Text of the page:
telexfree-logoThat the filing of bankruptcy proceedings to escape criminal liability for the running of a billion dollar Ponzi scheme was absurd, is and always will be a given.

Absurder still are the fee claims submitted by firms hired by TelexFree to orchestrate the bankruptcy circus.

Despite being approached and hired only after TelexFree learned a regulatory shutdown was imminent, these firms are now collectively demanding they be paid millions of dollars in fees for their services.

One such firm is Gordon Silver, who the SEC claim do not deserve any of the $230,000 in fees they believe they are owed.

At the core of the SEC’s objection is that the services provided to Gordon Silver were ‘were not necessary to the administration of the estate (TelexFree)‘, which ‘is required for a court to approve an application under Bankruptcy Code Section 330(a)‘.

I don’t know what Silver’s response to this charge might be, but it’s a hard case to make that your bankruptcy filing was in any way required as part of the administration of TelexFree, a billion dollar Ponzi scheme.

Gordon Silver was hired on April 13 and filed TelexFree’s Chapter 11 petition late that evening.1

On April 15 – less than 48 hours later – the FBI seized all of TelexFree’s computers and books and records as well as $38 million in cashier’s checks, and the Commission filed an enforcement action in the District of Massachusetts charging that TelexFree was an enormous pyramid scheme.

The next day, the court in the Commission’s case entered a preliminary order freezing all of TelexFree’s assets and prohibiting it from raising more money from actual or prospective investors.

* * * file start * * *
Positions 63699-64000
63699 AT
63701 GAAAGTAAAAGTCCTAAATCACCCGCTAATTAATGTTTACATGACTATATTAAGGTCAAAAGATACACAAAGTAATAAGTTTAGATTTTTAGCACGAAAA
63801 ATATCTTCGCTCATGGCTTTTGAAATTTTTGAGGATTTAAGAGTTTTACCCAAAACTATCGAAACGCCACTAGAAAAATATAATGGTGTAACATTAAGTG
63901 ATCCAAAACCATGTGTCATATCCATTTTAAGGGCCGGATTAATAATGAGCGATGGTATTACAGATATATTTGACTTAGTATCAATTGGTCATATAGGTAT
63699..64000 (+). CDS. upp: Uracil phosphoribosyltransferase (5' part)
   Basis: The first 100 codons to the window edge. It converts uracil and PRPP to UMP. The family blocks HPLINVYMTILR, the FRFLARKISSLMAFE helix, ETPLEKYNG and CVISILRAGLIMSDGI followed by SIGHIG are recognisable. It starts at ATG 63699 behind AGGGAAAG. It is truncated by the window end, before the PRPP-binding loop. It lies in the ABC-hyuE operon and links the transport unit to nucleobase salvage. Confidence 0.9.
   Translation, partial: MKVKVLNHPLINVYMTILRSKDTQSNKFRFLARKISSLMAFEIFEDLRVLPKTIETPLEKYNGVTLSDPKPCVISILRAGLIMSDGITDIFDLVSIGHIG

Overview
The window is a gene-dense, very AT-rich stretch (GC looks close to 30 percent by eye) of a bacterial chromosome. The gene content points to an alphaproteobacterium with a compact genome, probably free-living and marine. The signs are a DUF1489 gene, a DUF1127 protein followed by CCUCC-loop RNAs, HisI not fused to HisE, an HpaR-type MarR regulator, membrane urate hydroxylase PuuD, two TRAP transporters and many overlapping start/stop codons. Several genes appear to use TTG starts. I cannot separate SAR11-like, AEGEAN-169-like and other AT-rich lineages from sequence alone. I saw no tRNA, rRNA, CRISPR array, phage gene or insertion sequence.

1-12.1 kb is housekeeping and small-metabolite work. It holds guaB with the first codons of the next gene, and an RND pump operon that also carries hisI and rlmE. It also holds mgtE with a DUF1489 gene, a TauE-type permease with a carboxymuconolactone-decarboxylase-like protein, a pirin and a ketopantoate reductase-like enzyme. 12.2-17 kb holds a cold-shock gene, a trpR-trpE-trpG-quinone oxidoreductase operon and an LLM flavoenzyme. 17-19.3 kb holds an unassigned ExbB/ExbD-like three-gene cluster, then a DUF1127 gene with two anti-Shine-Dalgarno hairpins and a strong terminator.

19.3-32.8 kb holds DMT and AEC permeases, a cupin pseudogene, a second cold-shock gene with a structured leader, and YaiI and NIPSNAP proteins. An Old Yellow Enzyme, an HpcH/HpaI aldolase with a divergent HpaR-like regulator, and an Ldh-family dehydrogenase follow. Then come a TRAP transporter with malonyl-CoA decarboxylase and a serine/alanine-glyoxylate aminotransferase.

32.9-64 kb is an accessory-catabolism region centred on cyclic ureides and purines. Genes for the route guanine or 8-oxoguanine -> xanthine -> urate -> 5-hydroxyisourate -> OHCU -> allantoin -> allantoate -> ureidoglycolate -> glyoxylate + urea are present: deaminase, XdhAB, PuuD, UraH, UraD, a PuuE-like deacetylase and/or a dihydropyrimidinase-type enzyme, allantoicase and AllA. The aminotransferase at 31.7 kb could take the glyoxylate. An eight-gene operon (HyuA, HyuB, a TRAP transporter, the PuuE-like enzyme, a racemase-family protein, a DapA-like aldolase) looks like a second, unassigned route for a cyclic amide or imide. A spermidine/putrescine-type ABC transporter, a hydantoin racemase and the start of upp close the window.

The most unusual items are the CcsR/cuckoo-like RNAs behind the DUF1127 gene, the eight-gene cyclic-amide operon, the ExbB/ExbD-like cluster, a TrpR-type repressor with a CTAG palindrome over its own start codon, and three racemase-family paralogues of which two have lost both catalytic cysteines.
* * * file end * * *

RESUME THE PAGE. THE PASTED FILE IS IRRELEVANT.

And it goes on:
At that point, TelexFree was effectively out of business, and it was obvious that no reorganization was feasible.

Stephen Darr, the Chapter 11 Trustee put in charge of TelexFree, recently confirmed as much. Putting an end to the ongoing speculation by TelexFree affiliates that the Ponzi scheme might come back, Darr stated in July that he had ‘no intention of reorganizing or reactivating‘ TelexFree.

One would think that trying to push ahead with bankruptcy proceedings to subvert joint action from the SEC, Massachusetts Securities Division and Department of Justice was wholly futile, but Gordon Silver instead chose to milk the situation for all it was worth:

Nevertheless, Gordon Silver continued to churn the case – racking up nearly $192,000 in fees after April 15.

The firm now wants TelexFree’s unsecured creditors – virtually all of whom are innocent victims of the pyramid scheme – to foot the bill for its extravagance.

Just how outrageous was Gordon Silver’s extravagance?

First, the firm filed and argued a frivolous motion charging that the asset freeze entered in the Commission’s enforcement case violated the automatic stay in Bankruptcy Code Section 362(a).

Second, the firm should never have been hired at all. It collaborated in the unjustified decision to file for bankruptcy in Las Vegas, even though the only link to Nevada was a mailing address for TelexFree, LLC, and it wasted substantial attorney time opposing the Commission’s inevitable – and successful – motion to transfer venue to Massachusetts.